As of this month- July 2014, log on to Amazon and you’ll find 116,796 titles under the heading “Leadership”. But if you’re in too big of a hurry to read a book,open up the American Heritage Dictionary. A careful examination of the various definitions of “leader” presents a fascinating and brief explanation of great leadership
Getting top talent into your workforce holds countless benefits for your company. From an increase in innovation to better overall workplace engagement, the best employees in your industry will bring out the best in everyone around them. So, wouldn’t it be nice if the best employees were working for you? Convincing top talent that working for your organization is in their best interest takes more than just a sleek benefits package. While a meaningful job that pays well is something every high-level candidate is looking for, the recipe for hiring and retaining the best talent in your field also includes the context where work happens. A workplace’s culture can greatly influence potential employees, and if you want to attract and hold on to the best of the best, it’s time to consider improving your workplace culture.
As an Organization Development consultant, I focus my practice on serving the leadership of organizations to effectively collaborate to affect change they would otherwise not be able to accomplish on their own. Having led my own consulting business for over nine years, I’m constantly working to develop my own leadership capacity so I’m better positioned to serve. As part of my graduate degree in organization development, I’ve worked hard over the last two years to build my own capacity as a collaborative leader.
Collaboration is an important factor for successful innovation and change. Indeed, collaboration is an imperative for most organizations today, including any organization undergoing change. Innovation requires collaboration between individuals, as well as systemic forms of collaboration that span silos, networks and surprising connections. And yet collaboration cannot be mandated. Collaboration just doesn’t work like that.
The time is ripe for a new kind of leadership that respects brains and beliefs of all humans. A lifetime of studying brains, valuing differences where I work globally, and leading from a center of belief in God, convinces me that brains and beliefs offer lynchpins for a balanced leadership that includes all.
One of the perks of my job is the interaction I am privileged to have with so many really great sales leaders around the world. In a recent tour of some of our great customers, I was struck by some common principles that are applied by those sales leaders who are at the top of their game.
Study after study has shown that listening is critical to leadership effectiveness. So, why are so few leaders good at it?
Too often, leaders seek to take command, direct conversations, talk too much, or worry about what they will say next in defense or rebuttal.
The ability and willingness to listen with empathy is often what sets a leader apart. Hearing words is not adequate; the leader truly needs to work at understanding the position and perspective of the others involved in the conversation.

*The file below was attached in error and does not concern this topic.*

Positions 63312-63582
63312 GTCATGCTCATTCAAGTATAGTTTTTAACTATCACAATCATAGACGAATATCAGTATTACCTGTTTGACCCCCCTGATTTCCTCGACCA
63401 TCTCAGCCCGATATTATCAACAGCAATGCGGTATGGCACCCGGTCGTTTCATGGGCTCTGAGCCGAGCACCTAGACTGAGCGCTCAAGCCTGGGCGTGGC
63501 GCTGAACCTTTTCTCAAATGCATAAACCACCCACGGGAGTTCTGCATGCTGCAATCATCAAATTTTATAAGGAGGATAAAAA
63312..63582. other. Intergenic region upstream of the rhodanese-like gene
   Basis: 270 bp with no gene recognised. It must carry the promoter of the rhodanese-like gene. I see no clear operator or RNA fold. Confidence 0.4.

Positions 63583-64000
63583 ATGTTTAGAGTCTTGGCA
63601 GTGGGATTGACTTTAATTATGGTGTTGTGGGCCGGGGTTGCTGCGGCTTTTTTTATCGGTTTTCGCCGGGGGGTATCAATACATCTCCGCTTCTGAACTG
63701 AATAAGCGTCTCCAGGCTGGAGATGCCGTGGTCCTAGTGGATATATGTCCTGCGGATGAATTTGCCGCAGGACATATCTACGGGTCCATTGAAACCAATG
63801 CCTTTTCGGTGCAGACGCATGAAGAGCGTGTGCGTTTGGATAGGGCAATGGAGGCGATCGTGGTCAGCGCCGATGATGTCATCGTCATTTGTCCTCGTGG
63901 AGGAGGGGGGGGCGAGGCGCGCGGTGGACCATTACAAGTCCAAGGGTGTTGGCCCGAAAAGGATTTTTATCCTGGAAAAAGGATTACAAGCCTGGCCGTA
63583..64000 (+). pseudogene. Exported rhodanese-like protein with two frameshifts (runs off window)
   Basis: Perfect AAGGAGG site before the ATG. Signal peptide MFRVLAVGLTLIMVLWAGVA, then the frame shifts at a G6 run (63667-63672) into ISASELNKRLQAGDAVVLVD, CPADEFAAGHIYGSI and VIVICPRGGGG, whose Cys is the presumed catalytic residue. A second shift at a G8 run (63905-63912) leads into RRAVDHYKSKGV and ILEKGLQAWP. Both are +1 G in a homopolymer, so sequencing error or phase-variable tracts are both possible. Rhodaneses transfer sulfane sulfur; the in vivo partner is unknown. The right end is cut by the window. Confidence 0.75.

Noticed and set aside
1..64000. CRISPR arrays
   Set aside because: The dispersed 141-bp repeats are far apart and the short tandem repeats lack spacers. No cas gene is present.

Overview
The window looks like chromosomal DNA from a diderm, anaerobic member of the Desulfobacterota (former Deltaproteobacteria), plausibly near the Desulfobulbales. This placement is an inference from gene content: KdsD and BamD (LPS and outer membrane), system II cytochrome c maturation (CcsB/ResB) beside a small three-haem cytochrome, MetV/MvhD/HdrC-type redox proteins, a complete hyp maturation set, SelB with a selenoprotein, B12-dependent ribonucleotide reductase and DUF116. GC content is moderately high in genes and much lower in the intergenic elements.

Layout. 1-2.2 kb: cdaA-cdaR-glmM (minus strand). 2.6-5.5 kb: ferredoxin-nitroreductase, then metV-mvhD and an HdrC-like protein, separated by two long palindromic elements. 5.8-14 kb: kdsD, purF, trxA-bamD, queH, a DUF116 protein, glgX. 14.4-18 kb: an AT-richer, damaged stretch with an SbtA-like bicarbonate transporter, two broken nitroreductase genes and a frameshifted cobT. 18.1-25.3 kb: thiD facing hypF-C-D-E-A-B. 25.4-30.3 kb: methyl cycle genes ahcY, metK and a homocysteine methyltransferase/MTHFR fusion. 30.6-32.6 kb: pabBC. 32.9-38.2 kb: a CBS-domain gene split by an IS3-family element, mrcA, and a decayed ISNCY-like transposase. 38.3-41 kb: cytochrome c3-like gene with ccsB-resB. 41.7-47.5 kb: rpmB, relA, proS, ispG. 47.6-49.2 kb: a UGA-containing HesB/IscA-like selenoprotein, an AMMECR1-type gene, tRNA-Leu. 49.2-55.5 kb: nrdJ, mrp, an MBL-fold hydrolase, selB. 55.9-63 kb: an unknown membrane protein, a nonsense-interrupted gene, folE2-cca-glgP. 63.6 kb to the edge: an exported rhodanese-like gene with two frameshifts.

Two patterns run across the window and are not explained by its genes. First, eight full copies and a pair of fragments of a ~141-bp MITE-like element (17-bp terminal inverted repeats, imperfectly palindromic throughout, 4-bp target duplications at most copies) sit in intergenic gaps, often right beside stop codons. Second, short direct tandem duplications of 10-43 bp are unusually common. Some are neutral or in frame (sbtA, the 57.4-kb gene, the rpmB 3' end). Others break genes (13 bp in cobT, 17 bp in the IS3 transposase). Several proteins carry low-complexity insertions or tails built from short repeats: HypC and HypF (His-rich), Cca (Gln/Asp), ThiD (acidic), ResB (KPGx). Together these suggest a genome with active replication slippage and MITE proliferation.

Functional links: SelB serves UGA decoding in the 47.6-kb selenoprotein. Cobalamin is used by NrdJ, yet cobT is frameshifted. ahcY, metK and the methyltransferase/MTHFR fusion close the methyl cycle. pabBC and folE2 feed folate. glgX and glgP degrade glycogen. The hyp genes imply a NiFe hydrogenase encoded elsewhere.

In a recent interview, Paul Bennett, Chief Creative Officer at IDEO, advises leaders to listen more and ask the right question. Bennett shared that “for most of my twenties I assumed that the world was more interested in me than I was in it, so I spent most of my time talking, usually in a quite uninformed way, about whatever I thought, rushing to be clever, thinking about what I was going to say to someone rather than listening to what they were saying to me.”
Trust is the operating system of every organization and every relationship.
Think about that metaphor.
If the operating system on your computer is flaky, nothing seems to work right. Even if you have the best software programs, an unreliable operating system will cause you constant grief.
The same goes for the trust levels in organizations and relationships. Where trust is fragile, people are always looking over their shoulders. They’re reluctant to share information, collaborate, or accept accountability for results. In low-trust environments, everything seems to slow down. Nobody seems willing to do much of anything without a lot of hoop-jumping and multiple approvals.
When I was younger I wanted my own business, but I didn’t know how to begin. Should I buy a franchise, join a multi-level marketing company, or start my own business?
I went to seminars, presentations, and sales pitches on selling everything from milk additives to fuel additives, from soap to jewellery.
A lot of the presentations were very high-pressured. They were designed to get you to buy, sign, and commit. It was all about selling the dream of a life of leisure; you could live like a king and enjoy life without hard work. You could be different from the average Joe—no longer serving the man but living the dream.
Having started and run three successful businesses myself and spoken to hundreds of small business owners I can look back over 35 years and say, “Yep, that was definitely a bunch of crap!”